In the battle to reform the state budgeting process, the legislative “fiscal hawks” scored a victory Monday, as four of their reform bills cleared the first hurdle and passed House Appropriations committee. Two of the bills would change the way the Revenue Estimating Committee (of which Louisiana’s Governor is usually able to exert his influence on three of the four members) recognizes expected revenues. Another bill would actually cause the state operating budget to be split into two separate bills, one for discretionary spending and the other for non-discretionary, during times when cuts to Higher Education or state-funded healthcare are proposed.
The “fiscal hawks,” led by Republican House members Brett Geymann, John Schroeder, Cameron Henry and also Acadiana legislator Simone Champagne, have recently found some Democrat allies to help support some of their budget reform proposals. This is significant, as during the budget battle last year, the Jindal Administration relied HEAVILY on support from House Democrats to pass their budget. In fact, more Democrats voted for last year’s final budget in the House than Republicans.
However, the Legislative Session is early. The real test of who will stand and continue to support some of these budget reforms will be in the later days of the session, as the Administration uses Capital Outlay (HB 2) monies for local projects to buy the votes of not-so-strong legislators.
Nevertheless, the “fiscal hawks” appear to have the upper hand, despite the Jindal Administration doing its best last session and in recent months leading up to this year’s session to try and discredit their efforts. Many amongst the budget reform group were against the Administration’s rush to eliminate the state income tax this session, preferring to first establish some changes in an attempt to better stabilize the revenue estimating and budget process. The argument from many of the “hawks” hasn’t been that we can’t cut the budget, but rather, we should better prioritize state spending AND be more up-front with the needed cuts from the beginning, rather than cutting mid-year, which then forces departments to spread the reductions over a 6 month period rather than 12 months.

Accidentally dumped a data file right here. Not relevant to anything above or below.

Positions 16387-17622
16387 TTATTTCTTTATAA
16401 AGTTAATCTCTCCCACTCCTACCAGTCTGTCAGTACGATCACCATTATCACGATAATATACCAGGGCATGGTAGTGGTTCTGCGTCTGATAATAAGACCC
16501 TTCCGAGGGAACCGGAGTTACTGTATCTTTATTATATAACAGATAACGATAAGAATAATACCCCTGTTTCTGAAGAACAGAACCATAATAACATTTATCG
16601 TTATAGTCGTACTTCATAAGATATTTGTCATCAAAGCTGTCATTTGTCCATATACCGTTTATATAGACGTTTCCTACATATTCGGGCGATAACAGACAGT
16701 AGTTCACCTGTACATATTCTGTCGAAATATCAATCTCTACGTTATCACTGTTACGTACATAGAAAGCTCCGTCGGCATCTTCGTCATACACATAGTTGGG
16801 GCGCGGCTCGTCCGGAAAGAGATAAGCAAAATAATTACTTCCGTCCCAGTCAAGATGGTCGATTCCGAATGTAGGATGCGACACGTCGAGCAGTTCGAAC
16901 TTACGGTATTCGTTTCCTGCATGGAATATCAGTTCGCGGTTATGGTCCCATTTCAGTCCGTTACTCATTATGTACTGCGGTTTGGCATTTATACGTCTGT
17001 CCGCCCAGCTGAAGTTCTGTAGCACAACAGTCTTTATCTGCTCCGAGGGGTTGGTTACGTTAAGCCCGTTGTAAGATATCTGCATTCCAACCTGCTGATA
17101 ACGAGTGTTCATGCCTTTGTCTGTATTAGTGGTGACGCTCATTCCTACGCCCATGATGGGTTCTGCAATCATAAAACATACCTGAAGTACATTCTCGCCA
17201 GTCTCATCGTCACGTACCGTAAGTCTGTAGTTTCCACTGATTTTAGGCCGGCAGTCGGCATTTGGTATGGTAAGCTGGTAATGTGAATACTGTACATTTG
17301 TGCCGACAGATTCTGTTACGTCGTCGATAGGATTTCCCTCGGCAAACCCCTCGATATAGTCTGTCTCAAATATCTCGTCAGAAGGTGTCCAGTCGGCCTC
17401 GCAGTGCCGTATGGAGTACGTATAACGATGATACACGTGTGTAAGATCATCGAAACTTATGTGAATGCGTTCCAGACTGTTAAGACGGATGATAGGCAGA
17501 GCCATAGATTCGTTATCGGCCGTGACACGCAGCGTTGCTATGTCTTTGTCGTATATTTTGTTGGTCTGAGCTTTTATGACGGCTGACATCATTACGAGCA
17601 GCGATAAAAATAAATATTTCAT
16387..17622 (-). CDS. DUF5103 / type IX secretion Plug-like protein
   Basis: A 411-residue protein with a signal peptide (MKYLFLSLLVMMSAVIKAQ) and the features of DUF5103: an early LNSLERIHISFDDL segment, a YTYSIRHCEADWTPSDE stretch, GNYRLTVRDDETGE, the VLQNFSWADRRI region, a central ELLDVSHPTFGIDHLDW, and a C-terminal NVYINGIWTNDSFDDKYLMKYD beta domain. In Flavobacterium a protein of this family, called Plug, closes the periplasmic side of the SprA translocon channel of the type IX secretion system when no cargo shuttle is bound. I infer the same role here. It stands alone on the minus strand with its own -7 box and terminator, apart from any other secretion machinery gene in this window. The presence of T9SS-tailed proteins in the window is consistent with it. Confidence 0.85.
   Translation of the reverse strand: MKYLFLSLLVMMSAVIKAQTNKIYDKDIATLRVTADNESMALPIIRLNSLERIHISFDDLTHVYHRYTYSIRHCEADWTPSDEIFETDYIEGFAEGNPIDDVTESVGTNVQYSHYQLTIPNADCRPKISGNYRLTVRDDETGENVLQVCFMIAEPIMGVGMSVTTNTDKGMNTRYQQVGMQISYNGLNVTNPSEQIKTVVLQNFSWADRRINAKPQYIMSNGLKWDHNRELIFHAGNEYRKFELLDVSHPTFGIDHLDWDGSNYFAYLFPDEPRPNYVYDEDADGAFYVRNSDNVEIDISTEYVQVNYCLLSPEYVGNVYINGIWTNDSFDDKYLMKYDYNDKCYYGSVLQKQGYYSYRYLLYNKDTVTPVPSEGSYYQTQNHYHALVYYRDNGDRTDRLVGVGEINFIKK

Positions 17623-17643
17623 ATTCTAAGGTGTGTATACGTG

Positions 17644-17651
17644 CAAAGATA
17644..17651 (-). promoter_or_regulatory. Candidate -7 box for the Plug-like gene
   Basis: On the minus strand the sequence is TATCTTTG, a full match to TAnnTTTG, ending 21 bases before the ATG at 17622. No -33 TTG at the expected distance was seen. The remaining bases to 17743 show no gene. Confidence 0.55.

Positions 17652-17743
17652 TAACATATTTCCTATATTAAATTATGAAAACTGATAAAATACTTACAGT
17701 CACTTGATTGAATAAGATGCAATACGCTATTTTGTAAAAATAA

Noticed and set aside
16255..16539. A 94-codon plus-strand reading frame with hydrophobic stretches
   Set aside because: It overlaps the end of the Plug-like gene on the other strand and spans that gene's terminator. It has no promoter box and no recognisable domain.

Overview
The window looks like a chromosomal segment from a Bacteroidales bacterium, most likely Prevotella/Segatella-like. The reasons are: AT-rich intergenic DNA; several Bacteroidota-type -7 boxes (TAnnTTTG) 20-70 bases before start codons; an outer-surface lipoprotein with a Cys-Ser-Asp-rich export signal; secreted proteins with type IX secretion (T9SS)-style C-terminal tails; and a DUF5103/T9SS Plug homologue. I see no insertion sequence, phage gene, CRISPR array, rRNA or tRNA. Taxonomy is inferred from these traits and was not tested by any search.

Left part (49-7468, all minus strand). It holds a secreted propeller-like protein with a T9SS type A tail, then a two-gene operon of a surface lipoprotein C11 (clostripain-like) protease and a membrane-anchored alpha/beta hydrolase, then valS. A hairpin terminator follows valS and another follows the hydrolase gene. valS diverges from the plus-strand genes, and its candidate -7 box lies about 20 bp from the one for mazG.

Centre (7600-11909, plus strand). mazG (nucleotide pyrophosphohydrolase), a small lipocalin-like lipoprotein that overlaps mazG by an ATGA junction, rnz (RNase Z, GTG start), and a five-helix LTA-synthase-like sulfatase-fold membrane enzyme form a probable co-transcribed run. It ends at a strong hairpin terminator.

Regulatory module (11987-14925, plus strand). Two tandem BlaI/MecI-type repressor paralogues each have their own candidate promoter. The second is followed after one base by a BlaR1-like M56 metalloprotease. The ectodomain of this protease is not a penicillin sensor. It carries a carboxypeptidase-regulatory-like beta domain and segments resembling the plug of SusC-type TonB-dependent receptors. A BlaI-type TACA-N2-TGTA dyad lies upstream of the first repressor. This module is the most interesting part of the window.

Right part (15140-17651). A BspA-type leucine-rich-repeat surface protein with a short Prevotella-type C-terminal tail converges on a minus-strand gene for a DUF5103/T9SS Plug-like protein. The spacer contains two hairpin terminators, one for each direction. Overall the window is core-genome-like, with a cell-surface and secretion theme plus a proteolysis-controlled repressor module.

This does not mean the “fiscal hawks” as a group are opposed to eliminating or phasing out the state income and corporate taxes. They are not opposed to tax reform. Unfortunately, their desire to first try and stabilize the budget before changing the way revenues are collected by the state has resulted in some within the power structure of the Louisiana Republican Party to label these legislators as fake conservatives, accusing them of being against tax reform and being purely anti-Jindal. Nevermind that several of these same legislators helped lead the charge to pass Jindal’s education overhaul bills last session. One has to wonder if rhetoric is being driven by 4th Floor of the Capitol.
If the Jindal Administration is serious about tax reform and eventually eliminating the state income tax, then the Governor should be interested in working with the leadership of the “fiscal hawk” group. As of now, the Administration has expressed to the group they have no intention of supporting any of their budget reform bills. However, from the perspective of a taxpaying voter, the sales pitch of eliminating state income taxes might be easier if the Governor would agree to at least some of the budget reform package and changes in the revenue estimating process.
Once the voting public sees that the budget process is more stable, then those large negatives in the recent poll on the Jindal tax plan might move more into the positive column. Probably the two largest factors in this year’s death of income tax elimination was the inability of the Jindal Administration to effectively sell the plan, especially with lack of solid numbers, and concern of the voters with the state’s current budget problems.
Governor Jindal may not want to side with the “fiscal hawks”, as several of them have been a thorn in the Administration’s side the past two sessions and have even caused some national media to look at whether the “conservative reform” Governor really is such in the fiscal category. However, working with the group now and helping foster some positive changes in the budget process this year could lend itself to much better reception from many of the same Republicans to help overhaul the state tax code in coming years to one that is friendlier to Louisiana income earners and businesses.
Nick Bouterie is a professional landman and currently serves as an Alderman for the Town of Iota in Acadia Parish.